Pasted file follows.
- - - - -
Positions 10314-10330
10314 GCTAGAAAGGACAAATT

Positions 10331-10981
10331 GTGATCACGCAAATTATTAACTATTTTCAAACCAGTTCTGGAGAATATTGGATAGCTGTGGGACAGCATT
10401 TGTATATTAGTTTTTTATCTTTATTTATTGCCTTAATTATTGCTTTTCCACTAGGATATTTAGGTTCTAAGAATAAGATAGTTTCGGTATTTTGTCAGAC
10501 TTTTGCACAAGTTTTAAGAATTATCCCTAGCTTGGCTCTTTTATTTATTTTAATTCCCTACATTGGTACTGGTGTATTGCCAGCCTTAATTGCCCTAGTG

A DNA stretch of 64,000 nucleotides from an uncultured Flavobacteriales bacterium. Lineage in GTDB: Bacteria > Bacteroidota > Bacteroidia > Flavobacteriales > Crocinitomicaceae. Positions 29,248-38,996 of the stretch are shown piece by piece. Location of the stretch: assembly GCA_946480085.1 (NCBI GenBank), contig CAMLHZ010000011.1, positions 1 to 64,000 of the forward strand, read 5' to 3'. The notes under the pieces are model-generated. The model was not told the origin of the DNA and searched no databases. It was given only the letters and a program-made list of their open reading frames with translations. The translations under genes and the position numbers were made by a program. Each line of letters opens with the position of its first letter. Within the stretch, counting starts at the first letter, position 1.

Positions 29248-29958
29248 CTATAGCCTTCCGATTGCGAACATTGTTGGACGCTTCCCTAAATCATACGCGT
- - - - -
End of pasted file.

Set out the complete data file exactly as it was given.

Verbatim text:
Positions 10314-10330
10314 GCTAGAAAGGACAAATT

Positions 10331-10981
10331 GTGATCACGCAAATTATTAACTATTTTCAAACCAGTTCTGGAGAATATTGGATAGCTGTGGGACAGCATT
10401 TGTATATTAGTTTTTTATCTTTATTTATTGCCTTAATTATTGCTTTTCCACTAGGATATTTAGGTTCTAAGAATAAGATAGTTTCGGTATTTTGTCAGAC
10501 TTTTGCACAAGTTTTAAGAATTATCCCTAGCTTGGCTCTTTTATTTATTTTAATTCCCTACATTGGTACTGGTGTATTGCCAGCCTTAATTGCCCTAGTG

A DNA stretch of 64,000 nucleotides from an uncultured Flavobacteriales bacterium. Lineage in GTDB: Bacteria > Bacteroidota > Bacteroidia > Flavobacteriales > Crocinitomicaceae. Positions 29,248-38,996 of the stretch are shown piece by piece. Location of the stretch: assembly GCA_946480085.1 (NCBI GenBank), contig CAMLHZ010000011.1, positions 1 to 64,000 of the forward strand, read 5' to 3'. The notes under the pieces are model-generated. The model was not told the origin of the DNA and searched no databases. It was given only the letters and a program-made list of their open reading frames with translations. The translations under genes and the position numbers were made by a program. Each line of letters opens with the position of its first letter. Within the stretch, counting starts at the first letter, position 1.

Positions 29248-29958
29248 CTATAGCCTTCCGATTGCGAACATTGTTGGACGCTTCCCTAAATCATACGCGT